How Catkin measures up
2003-05-04 19:23:53 UTC
As the author of Catkin, I suppose I should be thinking about mpt's requirements for the ultimate weblogging system. Catkin doesn't score brilliantly, but that's ok, because I'm not writing a weblogging system for mpt. That said, a lot of his requirements are obviously good things. Let's look at how Catkin compares.
A win to start with: Catkin is GPLed.
And we do well on data storage too. mpt says that the system must work with a free database and allow entries to be exported to XML. Catkin goes one step further. In Catkin, everything is stored in XML already. I don't need to mess around with databases or exporting.
I'm quite fond of Catkin's URIs, but they only partially meet mpt's requirements. I do have file extensions on the names, and I agree that in an ideal world they wouldn't be there (for the default representation at least -- I'm not sure I'd go so far as to say that any alternative representations should be retrieved by content-negotiation alone). I don't use the YYYY/MM/DD directory structure, which also rules out time-specific indexes within each directory. I'm not too bothered by that, though perhaps it would be a good thing.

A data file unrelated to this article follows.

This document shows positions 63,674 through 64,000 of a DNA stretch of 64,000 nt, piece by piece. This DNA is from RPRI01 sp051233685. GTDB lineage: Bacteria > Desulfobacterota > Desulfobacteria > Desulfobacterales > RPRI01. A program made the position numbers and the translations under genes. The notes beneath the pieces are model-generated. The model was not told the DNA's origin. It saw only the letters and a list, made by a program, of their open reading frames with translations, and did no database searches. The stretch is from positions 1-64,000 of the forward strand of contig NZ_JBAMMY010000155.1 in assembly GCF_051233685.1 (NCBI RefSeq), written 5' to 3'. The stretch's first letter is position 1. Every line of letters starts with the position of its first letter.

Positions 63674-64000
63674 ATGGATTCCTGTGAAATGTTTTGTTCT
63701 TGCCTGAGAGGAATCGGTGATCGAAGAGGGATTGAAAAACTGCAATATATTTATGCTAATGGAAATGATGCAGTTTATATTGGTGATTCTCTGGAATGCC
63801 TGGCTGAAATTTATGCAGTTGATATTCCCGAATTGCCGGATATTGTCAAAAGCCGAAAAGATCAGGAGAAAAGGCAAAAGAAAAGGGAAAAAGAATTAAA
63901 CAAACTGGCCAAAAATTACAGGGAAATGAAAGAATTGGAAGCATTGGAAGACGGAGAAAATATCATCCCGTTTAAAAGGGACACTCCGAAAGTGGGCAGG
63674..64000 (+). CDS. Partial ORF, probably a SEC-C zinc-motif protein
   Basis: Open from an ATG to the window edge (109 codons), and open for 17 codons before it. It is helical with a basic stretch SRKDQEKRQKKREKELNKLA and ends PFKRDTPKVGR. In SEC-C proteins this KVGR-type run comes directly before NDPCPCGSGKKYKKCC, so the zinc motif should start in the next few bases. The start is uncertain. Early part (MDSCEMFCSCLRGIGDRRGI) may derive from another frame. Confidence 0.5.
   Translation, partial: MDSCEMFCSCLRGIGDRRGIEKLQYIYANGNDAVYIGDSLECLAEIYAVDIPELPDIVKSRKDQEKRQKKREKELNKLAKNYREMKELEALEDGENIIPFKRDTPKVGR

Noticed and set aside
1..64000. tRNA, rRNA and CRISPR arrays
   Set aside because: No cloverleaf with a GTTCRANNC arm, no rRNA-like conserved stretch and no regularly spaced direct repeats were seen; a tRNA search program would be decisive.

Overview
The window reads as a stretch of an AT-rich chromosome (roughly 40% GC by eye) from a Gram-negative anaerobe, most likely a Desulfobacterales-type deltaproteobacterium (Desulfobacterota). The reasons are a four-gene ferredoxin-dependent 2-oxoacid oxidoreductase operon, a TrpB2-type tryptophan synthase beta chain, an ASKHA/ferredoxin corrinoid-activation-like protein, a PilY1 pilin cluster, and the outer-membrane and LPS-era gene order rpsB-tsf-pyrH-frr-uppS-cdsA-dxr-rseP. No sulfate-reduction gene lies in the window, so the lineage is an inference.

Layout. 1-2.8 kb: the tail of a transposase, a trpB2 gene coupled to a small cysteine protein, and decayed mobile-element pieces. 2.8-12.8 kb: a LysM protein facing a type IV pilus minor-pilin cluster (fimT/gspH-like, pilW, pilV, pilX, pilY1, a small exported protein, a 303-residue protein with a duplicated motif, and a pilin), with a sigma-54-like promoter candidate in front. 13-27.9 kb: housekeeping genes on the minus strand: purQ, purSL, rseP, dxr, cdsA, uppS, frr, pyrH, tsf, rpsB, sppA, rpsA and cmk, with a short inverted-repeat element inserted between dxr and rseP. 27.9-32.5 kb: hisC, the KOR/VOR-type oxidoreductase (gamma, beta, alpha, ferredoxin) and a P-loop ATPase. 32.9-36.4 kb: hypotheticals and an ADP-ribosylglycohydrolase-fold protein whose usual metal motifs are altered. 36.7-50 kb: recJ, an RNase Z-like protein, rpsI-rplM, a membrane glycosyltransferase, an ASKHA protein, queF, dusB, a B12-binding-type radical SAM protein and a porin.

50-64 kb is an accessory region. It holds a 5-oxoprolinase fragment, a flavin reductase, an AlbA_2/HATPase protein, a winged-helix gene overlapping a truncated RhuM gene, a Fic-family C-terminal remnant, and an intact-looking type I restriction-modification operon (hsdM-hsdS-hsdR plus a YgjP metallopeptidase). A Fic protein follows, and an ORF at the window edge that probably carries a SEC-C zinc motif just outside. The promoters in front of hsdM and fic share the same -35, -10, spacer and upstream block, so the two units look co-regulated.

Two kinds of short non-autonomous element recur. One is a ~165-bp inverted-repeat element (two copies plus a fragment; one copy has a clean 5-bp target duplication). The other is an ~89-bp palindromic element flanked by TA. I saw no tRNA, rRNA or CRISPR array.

Catkin doesn't do summaries, which would probably be a good thing. It also doesn't store any sort of objects with the entries. If you want to include an image, you have to upload it to your site manually.
Catkin also doesn't use categories, which rules out a lot of mpt's requirements. That's largely because I don't really believe in categories. They might get added in as a plugin though. I haven't given much thought to what form that might take, and I don't even know whether I'm prepared to write it myself. (The astute reader will notice that Catkin doesn't actually support plugins of any sort. I'm working on it. It might arrive in the 0.3 series, or maybe 0.4.)
Catkin produces RSS files, though obviously not for categories.
Catkin doesn't ping weblogs.com. That's definitely plugin territory though. There's no way that's going in the core. The same goes for CC licenses.
Converting Slashdotted pages to static then back to dynamic doesn't make much sense to me. If you can speed up page generation when you're being Slashdotted, why not keep it fast when you're not being Slashdotted as well? Anyway, Catkin currently uses static pages all the time. Hopefully there will come a time when it can serve pages dynamically, and, being even more hopeful here, it would be nice if it had an effective caching mechanism as well.
As for interfaces, I readily admit that Catkin doesn't score as well as it should here. At the moment there's only the web interface, and that's not very powerful. Someday I'll do more, but that's low priority at the moment. (I don't quite get the thing about LinuxSTEP. I think I understand the point about creating incentives to use free OSs, but I don't see why LinuxSTEP is therefore preferable to GNOME or KDE. I must be missing something.)
Catkin scores very badly on backwards compatibility. Importing is theoretically quite easy, but no one's written any actual code to do it. I don't suppose Catkin will ever support other URI styles.